|Processing||Wet Process, then SWP Decaf|
|Arrival date||November 2017 Arrival|
|Appearance||.4 d/300gr, 16 - 18 screen|
|Roast Recommendations||City to Full City+|
|Recommended for Espresso||Yes|
San Diego Buena Vista ("SDBV") has consistently provided us with top quality Acatenango coffee, a sizeable all-bourbon separation from their farm on the slopes of the volcano. They continue to plan new bourbon plants from their nursery each year, and this season's harvest topped 200 bags, which allowed us to send a small chunk for decaffeination at the Swiss Water Decaffeination plant in Vancouver, Canada. We've worked with Swiss to process good tasting regular coffees into good tasting decafs for several years now, and are once again awed by the similarly flavored cup between this decaf and non-decaf pair. Sweetness is central to the SDBV bourbon cup, and remains an integral part of this coffee's profile post-decaffeination. This isn't a decaf you'll need to roast dark in order to obfuscate pasty and savory flavors. SDBV shows well at light roasts as well as dark roasting, and is as versatile in brew method as it is roast level. I roasted a few batches on a small home machine and had no problems hearing first cracks too, which can be a little trick with decaffeinated coffee, and can lead to overroasting. You can expect to see some bean fracturing and broken beans, which comes with the territory of any added decaffeination process, but does not affect the cup. If you're a Behmor user, consider giving your roast grid drum a shake before loading in the machine to let any small bean fragments to fall away outside the roaster.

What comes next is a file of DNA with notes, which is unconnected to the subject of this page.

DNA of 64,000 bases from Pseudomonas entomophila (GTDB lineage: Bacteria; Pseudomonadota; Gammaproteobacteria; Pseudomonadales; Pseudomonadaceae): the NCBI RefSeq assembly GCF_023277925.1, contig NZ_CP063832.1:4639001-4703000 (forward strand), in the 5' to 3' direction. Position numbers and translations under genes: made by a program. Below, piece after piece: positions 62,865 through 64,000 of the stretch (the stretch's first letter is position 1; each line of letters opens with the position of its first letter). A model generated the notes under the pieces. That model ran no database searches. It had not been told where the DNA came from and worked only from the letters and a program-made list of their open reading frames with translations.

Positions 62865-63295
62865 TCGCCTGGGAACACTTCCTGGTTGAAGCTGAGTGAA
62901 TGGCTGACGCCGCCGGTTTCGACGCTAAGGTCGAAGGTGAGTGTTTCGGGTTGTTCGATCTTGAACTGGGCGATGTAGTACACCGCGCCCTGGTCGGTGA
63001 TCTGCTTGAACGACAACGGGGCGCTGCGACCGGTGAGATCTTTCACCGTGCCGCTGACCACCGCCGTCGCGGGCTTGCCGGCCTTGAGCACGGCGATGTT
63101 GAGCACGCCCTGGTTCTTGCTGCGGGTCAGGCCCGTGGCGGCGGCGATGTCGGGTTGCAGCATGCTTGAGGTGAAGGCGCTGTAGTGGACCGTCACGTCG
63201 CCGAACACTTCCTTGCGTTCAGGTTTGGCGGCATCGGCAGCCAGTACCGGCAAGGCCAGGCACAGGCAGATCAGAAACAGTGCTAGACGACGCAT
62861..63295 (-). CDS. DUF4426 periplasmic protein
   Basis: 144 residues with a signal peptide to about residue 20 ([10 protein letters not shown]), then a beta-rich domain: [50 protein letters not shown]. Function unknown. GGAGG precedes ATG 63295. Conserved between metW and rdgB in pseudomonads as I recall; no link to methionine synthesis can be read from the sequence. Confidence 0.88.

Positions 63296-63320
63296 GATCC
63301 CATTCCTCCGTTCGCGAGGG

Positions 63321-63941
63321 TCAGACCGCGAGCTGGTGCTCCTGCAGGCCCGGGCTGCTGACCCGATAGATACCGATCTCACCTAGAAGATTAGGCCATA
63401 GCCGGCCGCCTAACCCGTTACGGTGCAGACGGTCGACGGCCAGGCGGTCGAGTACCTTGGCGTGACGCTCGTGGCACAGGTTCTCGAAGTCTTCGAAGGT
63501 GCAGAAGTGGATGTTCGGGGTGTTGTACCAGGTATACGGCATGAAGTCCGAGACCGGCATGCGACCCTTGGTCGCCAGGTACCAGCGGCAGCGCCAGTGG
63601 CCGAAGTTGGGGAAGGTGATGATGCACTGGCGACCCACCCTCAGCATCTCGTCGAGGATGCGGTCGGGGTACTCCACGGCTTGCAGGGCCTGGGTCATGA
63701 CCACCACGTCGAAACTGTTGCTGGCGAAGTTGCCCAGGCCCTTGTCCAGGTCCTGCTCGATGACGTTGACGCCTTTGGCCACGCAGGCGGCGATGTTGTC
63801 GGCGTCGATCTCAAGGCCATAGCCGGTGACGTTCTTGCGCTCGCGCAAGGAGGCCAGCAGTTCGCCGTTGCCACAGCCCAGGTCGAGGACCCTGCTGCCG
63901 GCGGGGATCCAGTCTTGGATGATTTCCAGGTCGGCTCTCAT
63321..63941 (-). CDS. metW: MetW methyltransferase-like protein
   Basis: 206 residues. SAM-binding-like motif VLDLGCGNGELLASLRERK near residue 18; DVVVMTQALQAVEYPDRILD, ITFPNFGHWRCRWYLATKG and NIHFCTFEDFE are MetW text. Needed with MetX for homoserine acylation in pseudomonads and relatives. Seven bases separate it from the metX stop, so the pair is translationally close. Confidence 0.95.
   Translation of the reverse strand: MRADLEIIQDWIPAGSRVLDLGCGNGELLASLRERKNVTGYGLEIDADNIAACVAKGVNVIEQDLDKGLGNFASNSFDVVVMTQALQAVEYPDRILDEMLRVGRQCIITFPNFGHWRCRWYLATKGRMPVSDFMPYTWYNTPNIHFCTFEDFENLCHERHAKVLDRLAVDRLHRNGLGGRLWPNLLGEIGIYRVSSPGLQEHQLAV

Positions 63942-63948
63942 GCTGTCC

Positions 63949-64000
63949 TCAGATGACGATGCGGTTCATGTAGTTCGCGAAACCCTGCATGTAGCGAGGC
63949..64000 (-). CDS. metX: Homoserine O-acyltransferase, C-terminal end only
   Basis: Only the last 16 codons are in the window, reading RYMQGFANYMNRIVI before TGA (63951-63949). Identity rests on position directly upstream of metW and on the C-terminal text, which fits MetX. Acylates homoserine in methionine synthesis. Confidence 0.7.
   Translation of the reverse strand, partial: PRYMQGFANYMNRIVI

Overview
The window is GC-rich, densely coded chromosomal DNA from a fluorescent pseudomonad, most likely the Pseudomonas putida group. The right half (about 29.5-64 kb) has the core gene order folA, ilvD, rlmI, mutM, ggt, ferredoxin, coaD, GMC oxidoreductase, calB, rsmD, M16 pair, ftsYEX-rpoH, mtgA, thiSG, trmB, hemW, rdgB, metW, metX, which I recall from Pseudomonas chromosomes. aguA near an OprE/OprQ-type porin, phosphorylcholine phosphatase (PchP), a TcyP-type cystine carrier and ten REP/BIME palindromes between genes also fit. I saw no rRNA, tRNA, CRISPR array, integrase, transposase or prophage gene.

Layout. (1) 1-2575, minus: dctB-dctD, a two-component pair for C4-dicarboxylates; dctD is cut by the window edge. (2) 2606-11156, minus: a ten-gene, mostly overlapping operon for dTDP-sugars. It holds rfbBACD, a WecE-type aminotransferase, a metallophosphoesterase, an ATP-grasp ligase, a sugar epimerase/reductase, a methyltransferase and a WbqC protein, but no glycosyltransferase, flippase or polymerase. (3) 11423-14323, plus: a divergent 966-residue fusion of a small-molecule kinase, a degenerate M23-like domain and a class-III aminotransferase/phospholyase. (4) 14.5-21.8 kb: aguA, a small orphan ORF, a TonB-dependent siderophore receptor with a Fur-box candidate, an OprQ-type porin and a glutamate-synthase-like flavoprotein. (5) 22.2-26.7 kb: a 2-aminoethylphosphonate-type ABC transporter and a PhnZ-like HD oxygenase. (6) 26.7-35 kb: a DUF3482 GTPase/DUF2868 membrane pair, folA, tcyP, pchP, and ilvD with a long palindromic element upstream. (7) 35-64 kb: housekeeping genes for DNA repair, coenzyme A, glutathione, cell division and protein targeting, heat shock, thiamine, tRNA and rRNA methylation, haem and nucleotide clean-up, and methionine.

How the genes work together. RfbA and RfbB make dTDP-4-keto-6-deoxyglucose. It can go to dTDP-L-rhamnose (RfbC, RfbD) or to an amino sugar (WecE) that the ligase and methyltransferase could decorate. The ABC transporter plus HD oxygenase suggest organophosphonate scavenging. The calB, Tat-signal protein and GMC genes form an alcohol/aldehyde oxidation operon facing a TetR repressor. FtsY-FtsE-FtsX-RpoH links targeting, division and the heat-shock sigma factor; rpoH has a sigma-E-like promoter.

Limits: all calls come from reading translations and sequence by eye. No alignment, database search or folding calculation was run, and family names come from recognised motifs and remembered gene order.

This decaf version of San Diego Buena Vista ("SDBV") shows classic balance of a washed Guatemalan coffee. A mild cup all around, with the robust sweetness inherent to this coffee, SDBV brews well at a wide range of roasts, and is a great option for decaf espresso too (or a sweet base for espresso blending). The dry fragrance at City roast level has a smell of brown sugar on toast, a touch of rye malt in the background. City+/Full City roasts have a dark bittersweetness in the wet aroma, like burned sugar and Dutch cocoa powder. I was really taken aback by the level of sweetness in the cup, especially considering I tasted next to a non-decaf Huehuetenango coffee. Acidity is muted in comparison, a common affect post-decaffeination, but not lost altogether. And the sweetness is like brown sugar, barley malt syrup, and with a grainy chocolate flavor that reminds me of chocolate stout. Full City has impressive body, still loads of bittersweetness, and a hint of cinnamon powder in the finish. Espresso shots show long and layered chocolate bittersweetness and viscous mouthfeel, and you'd be hard pressed to guess this is decaf at all.